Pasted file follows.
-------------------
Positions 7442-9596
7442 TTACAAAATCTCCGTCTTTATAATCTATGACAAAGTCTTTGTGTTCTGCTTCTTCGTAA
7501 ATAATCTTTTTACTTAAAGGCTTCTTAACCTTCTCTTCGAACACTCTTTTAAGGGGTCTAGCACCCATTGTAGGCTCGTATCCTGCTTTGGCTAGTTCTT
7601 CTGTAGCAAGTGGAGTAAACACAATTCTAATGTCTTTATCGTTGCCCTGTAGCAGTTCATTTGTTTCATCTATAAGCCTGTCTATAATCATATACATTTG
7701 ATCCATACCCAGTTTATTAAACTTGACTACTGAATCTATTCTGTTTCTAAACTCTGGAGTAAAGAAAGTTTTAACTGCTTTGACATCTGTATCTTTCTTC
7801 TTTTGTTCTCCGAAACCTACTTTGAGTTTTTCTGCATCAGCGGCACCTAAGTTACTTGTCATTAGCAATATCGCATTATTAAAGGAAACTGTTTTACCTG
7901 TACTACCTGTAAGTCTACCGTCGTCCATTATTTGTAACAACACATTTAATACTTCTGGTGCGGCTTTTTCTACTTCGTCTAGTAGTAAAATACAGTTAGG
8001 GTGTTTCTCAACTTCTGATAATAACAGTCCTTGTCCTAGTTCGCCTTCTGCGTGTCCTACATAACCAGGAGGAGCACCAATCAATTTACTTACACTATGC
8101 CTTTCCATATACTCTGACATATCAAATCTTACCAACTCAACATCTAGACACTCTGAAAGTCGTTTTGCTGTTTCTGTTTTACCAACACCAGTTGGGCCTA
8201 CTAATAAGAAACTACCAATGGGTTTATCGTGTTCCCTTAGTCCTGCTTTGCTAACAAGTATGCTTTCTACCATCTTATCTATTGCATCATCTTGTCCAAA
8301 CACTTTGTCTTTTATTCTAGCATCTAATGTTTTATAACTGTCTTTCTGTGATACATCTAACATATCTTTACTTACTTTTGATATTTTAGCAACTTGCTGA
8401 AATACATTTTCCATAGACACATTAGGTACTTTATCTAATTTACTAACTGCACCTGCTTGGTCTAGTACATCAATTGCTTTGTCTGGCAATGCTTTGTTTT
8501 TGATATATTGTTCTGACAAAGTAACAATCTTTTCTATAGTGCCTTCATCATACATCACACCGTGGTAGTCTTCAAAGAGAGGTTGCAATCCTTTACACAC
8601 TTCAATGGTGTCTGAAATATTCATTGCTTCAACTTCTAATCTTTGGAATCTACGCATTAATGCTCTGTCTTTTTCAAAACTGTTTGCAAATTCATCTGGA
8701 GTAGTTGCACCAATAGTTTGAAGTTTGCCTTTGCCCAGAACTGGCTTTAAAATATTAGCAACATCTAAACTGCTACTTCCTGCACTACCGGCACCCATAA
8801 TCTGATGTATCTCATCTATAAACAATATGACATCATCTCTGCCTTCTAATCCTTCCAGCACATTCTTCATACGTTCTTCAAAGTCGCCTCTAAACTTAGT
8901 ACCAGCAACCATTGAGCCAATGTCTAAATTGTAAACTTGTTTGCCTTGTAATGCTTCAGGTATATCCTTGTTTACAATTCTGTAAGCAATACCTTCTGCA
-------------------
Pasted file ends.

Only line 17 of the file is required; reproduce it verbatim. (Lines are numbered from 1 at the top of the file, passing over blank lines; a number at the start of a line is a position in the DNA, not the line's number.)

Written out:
8901 ACCAGCAACCATTGAGCCAATGTCTAAATTGTAAACTTGTTTGCCTTGTAATGCTTCAGGTATATCCTTGTTTACAATTCTGTAAGCAATACCTTCTGCA